theoretical baggage associated with the term 'ideology' by replacing it
with 'power', he never moves beyond Althusser's view of society as a
monolithic totality. When it comes to incorporating these assumptions
into critical practice, the critic is suddenly able to make connections
between cultural artefacts that do not necessarily exist. It seems to
me to be a mistake to suggest that every aspect of a given culture
necessarily has an impact on every other aspect of that culture. This is
especially so when working within the necessary but none the less, still
artificial, periodizations that Fredric Jameson has stressed. Some of
the linkages, sometimes ranging across different decades and countries,
even continents, that Stephen Greenblatt makes, whilst masterful and
fascinating, are only enabled by this overriding synchronicity. Without
it the links begin to look more forced, even arbitrary. I am not
suggesting that Foucault and Althusser don't have their uses, just that
it remains a contradiction that whilst new historicists and cultural
materialists would probably sneer at the suggestion that they were
structuralists (emerging, as they did, out of an opposition to formalist
approaches to literature) their dominant methodology is, ironically,
rooted in structuralism. I think that this is partially down to the
'institutionalization and popularization' that Grady speaks of, as a
brand of criticism becomes more popular it becomes less and less
necessary to justify the terms of its practice, let alone question them.
'Presentism' should not fall into the trap of opposing new historicism/
cultural materialism on the issue of recognising the formative nature of
our present ideology but then replicating their problems in its methodology.
From: Edmund Taft <
Concerning the "newness" of "Presentism," it's instructive to remember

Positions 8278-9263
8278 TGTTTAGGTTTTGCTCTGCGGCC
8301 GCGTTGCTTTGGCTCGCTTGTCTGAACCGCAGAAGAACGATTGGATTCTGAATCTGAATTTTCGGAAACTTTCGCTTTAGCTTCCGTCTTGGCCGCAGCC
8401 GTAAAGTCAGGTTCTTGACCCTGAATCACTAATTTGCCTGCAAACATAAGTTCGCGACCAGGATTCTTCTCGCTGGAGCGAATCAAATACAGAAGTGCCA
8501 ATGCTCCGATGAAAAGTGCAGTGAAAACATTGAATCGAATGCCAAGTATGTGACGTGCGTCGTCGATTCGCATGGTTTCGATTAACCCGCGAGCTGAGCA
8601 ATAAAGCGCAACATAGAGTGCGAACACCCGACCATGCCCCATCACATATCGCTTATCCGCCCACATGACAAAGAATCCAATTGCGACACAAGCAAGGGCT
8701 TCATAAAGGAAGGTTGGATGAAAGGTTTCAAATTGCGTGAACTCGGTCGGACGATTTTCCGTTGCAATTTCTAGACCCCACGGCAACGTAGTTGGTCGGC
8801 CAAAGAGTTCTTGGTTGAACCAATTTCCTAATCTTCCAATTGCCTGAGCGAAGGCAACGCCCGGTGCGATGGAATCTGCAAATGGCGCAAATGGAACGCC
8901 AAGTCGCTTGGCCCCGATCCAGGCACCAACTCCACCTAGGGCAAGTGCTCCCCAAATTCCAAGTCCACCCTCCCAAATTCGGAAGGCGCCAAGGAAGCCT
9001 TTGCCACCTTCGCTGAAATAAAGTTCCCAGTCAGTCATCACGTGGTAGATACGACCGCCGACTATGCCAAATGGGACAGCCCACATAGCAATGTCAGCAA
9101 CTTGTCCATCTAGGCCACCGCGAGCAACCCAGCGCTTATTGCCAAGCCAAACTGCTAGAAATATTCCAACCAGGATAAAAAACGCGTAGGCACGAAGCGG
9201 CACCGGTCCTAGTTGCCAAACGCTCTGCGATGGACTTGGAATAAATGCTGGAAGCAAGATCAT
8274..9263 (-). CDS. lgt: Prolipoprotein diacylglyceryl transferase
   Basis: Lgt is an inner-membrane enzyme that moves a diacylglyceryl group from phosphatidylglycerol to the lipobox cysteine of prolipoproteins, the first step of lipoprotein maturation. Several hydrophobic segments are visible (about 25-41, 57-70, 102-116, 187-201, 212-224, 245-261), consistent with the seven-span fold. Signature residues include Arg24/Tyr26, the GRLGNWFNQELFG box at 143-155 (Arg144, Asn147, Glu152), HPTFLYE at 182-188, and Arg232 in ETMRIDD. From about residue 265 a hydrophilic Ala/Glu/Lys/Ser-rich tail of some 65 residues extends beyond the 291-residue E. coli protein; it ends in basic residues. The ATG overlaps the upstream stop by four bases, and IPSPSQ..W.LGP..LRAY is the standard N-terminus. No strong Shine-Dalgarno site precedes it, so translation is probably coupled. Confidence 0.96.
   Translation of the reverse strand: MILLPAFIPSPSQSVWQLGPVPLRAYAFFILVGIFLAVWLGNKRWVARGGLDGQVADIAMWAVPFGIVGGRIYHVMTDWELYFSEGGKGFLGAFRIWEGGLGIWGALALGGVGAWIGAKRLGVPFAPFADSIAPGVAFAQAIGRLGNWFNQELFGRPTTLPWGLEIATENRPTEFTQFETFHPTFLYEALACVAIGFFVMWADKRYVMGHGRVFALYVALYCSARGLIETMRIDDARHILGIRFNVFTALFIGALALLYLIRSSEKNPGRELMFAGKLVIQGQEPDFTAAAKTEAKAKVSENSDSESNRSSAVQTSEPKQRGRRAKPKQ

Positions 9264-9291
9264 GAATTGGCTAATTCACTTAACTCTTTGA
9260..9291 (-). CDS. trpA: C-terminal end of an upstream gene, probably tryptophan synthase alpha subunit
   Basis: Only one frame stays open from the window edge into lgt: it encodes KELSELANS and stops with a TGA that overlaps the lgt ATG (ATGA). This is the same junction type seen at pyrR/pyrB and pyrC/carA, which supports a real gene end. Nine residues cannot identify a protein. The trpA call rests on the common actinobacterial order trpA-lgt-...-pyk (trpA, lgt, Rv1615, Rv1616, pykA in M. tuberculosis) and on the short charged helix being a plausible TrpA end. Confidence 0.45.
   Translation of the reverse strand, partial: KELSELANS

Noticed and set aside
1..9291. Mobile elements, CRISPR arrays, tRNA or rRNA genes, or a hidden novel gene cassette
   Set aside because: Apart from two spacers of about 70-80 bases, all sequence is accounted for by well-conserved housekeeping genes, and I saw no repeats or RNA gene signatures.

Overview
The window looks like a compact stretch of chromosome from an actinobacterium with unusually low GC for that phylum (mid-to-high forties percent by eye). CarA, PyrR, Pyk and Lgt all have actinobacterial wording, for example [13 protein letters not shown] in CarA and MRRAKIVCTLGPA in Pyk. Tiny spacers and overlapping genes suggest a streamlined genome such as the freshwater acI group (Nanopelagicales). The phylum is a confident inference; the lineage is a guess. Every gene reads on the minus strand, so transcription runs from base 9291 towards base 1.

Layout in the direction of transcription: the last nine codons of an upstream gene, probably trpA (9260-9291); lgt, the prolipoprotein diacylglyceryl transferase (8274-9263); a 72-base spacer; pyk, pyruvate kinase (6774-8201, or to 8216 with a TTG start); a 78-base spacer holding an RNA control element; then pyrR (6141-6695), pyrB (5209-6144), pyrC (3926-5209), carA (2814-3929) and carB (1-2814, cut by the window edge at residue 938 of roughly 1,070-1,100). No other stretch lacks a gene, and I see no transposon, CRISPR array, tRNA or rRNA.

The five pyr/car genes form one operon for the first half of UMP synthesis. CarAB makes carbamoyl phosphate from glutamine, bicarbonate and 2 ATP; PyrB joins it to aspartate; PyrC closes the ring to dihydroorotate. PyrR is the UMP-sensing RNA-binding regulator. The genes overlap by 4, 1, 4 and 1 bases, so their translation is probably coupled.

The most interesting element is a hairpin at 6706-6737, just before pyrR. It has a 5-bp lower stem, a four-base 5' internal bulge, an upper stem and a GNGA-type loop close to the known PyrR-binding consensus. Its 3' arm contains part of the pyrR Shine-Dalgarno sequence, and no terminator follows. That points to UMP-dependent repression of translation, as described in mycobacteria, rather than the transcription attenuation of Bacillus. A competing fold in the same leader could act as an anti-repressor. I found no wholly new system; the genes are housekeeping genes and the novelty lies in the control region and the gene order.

that shortly after the start of the 1900's, Collingwood and Croce, two
historians, put forth the theory that the best historians can ever do is
construct a model of the past, based on evidence interpreted from the
vantage point of the present. Sounds a lot like "Presentism" to me.
Moderator's Note: Thanks to Ed Taft for adding Collingwood to my
discussion of Croce as a previous theorist of Presentism last week.
From: Michael B. Luskin <
I can't imagine how I in the middle of this, but, as Macbeth more or
less said, I am in ink stepped in so far that should I write no more . .
. I know a bit more about music performance than I do about
Shakespeare, so I found David Lindley's comments thought provoking. But
there are several differences between the questions of early music
performance and questions of presentism.
First, the question of access. Relatively few actually read Mozart's
scores, and discuss musical ideas, whatever that might mean, but many,
if not most, people read Shakespeare's plays, and talk the ideas, etc.
To say nothing of the meaning! The debates about using early
instruments and early music standards deal almost entirely with
performance, not ultimate understanding.
I must mention pitch. Every now and then, we discover in an old
document or letter commenting on a performance, someone mentioning
amusedly that a particular note made a chandelier, window, or other
object sound sympathetically. (I remember at a performance by the
Guarneri String Quartet, playing a movement ending on a D, while at the